David: Love it, very cool. So, start by putting together a rehab plan and separate the needs from the wants. Next step you had mentioned is, you know, your budget, put together your budget and then what was the third thing you had mentioned? After the budget.
Van: Well, once you've been able to put that budget together, then you're in a position where you are now are able to move on to the next phase which is still part of the planning process and I want to really spend some time on this because it's often missed out there with folks whether they're new real estate investors or seasoned real estate investors. It's like I keep seeing the same issue time and time again. As I mentioned right from the beginning David, I am a real estate investor but I'm also general contractor like that's where my background is. So whenever I have walked into proper- opportunities whether it's on the commercial side or on the residential side. When I'm bidding on work, as a general contractor, it's amazing how things are so similar on the commercial-residential side, but at the same time so completely different. On the commercial side, when I am called to price out something, I get a document, it's called the scope of work and within that document is itemize every single minutiae that's associated with that project, that renovation so it could be from the point of what the color of the walls are, drawing specifications, the type of appliances, hardwood, all that good stuff is put into the actual document and is broken into different disciplines. One for the electrician, the painter, the plumber, whoever is involved in that project, right? That's on the commercial side. Unfortunately the residential side, that is almost never is the case where an actual document is created for the renovation that you're contemplating, that's supposed to be initiated and often times new real estate investors will just make a phone call to several general contractors and assume that they're going to plan and manage the renovation and come up with a price. And the difficulty- I'm touching- you're understanding what the difficulty is that how me as a real estate investor who's looking to save money, make the most amount of money out of this opportunity, how am I going to be able to do that if I've got- I don't have a comparison of apples to apples, meaning if I just call up a couple general contractors to give me an idea of how much things cost without an actual- being able to compare it to all the same thing, I end up with the disaster. I'll end up with guys who'll give me a quote of $50,000, another guy $80,000, another guy $120,000. And it could be that the guy who's 80 thousand is a much better deal that the guy who was at 50 thousand or 120 thousand based on what he's included in that renovation. So, one of the things is incredibly important on the residential side as it's happening in the commercial side- unfortunately on the commercial side, you have architects and engineers are putting that scope of work but on the residential side, you don't have to be a detailed but nevertheless you still need to create that document so that once you have it and you have all the disciplines identify what it is you're looking to accomplish, you tender that out to the electrician, the plumber, the painter and all of a sudden, these individuals are pricing out apples to apples. Every quote that you're going to get back, you can compare them. Ultimately at the end of the day, the true savings in this and what I'm proposing to everybody listening is that I want you to become your own general contractor on your renovation or develop a skill set and/or develop a skill set so that you're wholesaling, you're out there looking at properties, you have an understanding what it is that's going to take time and money and what you need to accomplish within that property to be able to put a value on it so that you got a number to be able to offer that potential wholesale deal or opportunity And so these are the types of things that I see out there that is really important is to create that document that people can use.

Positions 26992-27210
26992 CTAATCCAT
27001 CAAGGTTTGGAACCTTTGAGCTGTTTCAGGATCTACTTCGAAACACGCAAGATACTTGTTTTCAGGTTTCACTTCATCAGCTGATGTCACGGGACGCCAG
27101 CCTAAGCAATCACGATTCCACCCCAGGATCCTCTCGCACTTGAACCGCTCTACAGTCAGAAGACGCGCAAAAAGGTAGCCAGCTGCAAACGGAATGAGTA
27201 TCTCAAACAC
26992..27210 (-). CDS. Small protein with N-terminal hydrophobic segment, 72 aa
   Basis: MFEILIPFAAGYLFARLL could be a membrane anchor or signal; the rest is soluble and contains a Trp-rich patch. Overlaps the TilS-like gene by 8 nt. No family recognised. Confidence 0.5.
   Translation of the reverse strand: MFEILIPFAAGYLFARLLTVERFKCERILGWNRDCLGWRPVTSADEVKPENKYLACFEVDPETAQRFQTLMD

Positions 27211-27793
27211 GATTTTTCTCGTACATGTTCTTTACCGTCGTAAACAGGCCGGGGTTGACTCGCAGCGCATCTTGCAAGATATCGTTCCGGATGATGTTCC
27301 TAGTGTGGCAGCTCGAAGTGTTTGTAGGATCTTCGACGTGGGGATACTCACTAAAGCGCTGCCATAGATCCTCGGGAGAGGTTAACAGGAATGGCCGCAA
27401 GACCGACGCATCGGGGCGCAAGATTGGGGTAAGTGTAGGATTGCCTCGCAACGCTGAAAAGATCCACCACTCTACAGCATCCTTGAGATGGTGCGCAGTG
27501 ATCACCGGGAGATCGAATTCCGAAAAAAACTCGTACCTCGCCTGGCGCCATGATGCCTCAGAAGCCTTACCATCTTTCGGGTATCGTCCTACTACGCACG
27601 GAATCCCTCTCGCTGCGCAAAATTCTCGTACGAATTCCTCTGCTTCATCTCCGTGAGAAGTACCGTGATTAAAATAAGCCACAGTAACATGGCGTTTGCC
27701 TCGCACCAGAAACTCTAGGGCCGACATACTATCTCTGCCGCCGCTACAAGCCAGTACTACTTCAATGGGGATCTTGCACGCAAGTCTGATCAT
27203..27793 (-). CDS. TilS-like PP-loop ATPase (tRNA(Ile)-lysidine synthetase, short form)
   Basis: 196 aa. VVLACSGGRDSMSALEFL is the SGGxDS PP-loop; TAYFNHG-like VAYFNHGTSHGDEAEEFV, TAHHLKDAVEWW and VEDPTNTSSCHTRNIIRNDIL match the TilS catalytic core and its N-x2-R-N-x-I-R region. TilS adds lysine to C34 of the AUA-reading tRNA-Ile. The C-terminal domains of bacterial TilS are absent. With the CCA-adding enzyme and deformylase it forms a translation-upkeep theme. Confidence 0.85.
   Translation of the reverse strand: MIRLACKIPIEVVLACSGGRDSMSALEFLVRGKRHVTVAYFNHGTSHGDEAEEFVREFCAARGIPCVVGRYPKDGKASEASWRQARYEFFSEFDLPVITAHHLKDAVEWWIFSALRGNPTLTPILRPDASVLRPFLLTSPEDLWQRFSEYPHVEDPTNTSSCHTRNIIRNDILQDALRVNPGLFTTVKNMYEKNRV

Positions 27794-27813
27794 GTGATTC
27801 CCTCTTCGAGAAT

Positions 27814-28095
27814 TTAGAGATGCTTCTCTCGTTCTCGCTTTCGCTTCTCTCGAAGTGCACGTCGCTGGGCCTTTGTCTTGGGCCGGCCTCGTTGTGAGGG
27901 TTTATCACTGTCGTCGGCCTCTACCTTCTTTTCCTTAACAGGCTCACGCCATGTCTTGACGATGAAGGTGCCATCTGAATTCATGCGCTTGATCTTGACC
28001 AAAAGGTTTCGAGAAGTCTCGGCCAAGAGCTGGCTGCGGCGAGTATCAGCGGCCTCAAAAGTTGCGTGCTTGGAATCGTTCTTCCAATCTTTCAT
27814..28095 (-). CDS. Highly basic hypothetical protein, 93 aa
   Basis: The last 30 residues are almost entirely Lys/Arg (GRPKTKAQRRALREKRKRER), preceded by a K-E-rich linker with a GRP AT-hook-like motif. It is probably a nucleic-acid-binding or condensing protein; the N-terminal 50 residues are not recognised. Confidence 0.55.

David: Nice. So you have some examples of people can use then?